Did you happen to see Patti LuPone last April when she appeared at the Fox Theatre in concert with Mandy Patinkin? If you did, give yourself a pat on the back, because you were part of a well-behaved audience. You made it through that entire (rather odd) evening without La LuPone chastising you for rudeness.
Twice in the past few months — first on Broadway during a climactic moment in Gypsy, then again during her solo concert act in Las Vegas — LuPone stopped the show to berate members of the audience for misconduct. After her first outburst, LuPone was widely cheered for standing up for the rights of put-upon actors everywhere. The second time, even some of her earlier supporters thought she'd gone overboard. Readers commenting on a New York Times story weighed in pro and con, compelling LuPone to justify her action. "This has been going on for 30 years since I starred in Evita," she claimed in her spirited defense.
I don't think LuPone needs to defend herself at all. Would that more performers stood up for themselves as she did. And often. Rudeness in the theater should not be tolerated. Actors are not sales clerks; theirs is not a profession where the customer is always right. It is a privilege to be in the presence of a gifted actor, yet too often they are treated with disdain and even contempt. I am especially incensed by an elderly woman who attends opening nights at New Jewish Theatre. Her silver hair is puffed out like cotton candy, and she uses a walker. She sits in the first row, where the stage light tends to spill onto her. When she thinks the play is winding down, with numbing insensitivity she slowly rises and makes her way to the exit — thus ruining the performance for all. I often fantasize about kicking that walker right out from under her, but of course I haven't. Yet.
Ask any actor, and you will hear a horror story. No wonder actors so often say that the most gratifying part of the theater experience is rehearsal — before the audience arrives. I still shudder when I recall the opening night of Cat on a Hot Tin Roof at the Rep. Prior to the performance, Rep board members were treated to a party at which liquids flowed liberally. The entire row behind me was mostly filled with board members who loudly complained during the performance that they had to leave the party to endure this dreary play.
Adults should know better, but what about kids? Student audiences can be rough. When I worked at the American Shakespeare Festival in Connecticut, matters got especially ugly during a student matinee of Othello for inner-city students. Early in Act One Moses Gunn, the St. Louis-born actor who played the Moor, stopped the show to complain about the excessive talking. Then after Othello murdered Desdemona, some students began to chant, "Kill whitey." Gunn walked to the edge of the stage, tore off the chain around his neck bearing Othello's badge of office and hurled it to the floor. "You do the goddamn play," he spat at the audience and then strode into the wings (leaving the actress who played the recently deceased Desdemona stranded on her bed in full view of the audience). He did not return.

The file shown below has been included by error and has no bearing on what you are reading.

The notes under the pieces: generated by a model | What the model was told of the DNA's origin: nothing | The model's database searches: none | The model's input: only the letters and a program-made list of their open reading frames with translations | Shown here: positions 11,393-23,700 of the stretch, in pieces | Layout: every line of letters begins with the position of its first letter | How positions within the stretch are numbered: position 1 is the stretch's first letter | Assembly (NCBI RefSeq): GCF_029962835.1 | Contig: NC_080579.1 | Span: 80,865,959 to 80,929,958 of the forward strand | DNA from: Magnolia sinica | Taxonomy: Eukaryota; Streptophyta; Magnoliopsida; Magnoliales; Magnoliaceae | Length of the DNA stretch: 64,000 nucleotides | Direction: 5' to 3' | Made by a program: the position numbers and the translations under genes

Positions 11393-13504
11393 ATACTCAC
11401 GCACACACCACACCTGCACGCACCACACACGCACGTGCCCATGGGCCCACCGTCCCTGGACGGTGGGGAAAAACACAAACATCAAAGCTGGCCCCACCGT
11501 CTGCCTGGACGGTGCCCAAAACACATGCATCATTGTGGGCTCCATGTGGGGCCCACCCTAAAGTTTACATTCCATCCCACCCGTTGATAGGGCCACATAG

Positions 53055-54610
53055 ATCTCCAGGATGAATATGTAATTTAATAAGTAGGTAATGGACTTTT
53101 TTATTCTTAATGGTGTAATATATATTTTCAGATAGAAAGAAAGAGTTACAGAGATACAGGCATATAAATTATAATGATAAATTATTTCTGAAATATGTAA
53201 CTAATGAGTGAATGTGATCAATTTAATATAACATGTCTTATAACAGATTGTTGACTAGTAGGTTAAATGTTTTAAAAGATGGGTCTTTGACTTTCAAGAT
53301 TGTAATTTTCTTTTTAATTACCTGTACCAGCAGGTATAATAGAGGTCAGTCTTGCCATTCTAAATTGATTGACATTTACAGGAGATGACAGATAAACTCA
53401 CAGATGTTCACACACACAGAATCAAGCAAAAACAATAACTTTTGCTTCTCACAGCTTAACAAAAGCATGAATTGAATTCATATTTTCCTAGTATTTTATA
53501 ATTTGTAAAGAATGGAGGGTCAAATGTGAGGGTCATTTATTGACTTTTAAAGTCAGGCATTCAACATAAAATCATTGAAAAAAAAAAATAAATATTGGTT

Yes, it can get contentious out there. Which is why two years ago, Pulitzer Prize-winning playwright Tracy Letts, who is also a frequent actor at Chicago's Steppenwolf Theatre, published a blog post on the Steppenwolf website in which — after gratefully acknowledging that 99 percent of audiences are "thoughtful, energetic and respectful" — he let fly at the Talkers, the Cell Phone Users, the Psychos, the Unwrappers ("Do you actually believe that by unwrapping your shit SLOWLY you're making less noise?"), the Program Readers, the Coughers, the Inappropriate Laughers, the Jewelry Janglers, the Stage Invaders ("Don't put your feet on the stage") and the Early Exiters ("we see you storming up the aisle, and we hate you"). And we have them all in St. Louis.
It's a devastatingly funny piece, but it's also part hyperbole. For theater is not about hate; rather, it is an act of love. So as a new theater season officially begins this week with Amadeus at the Rep, let's try to love the actors a little more. They have enough on their minds without a discourteous audience adding unnecessary turmoil to their lives.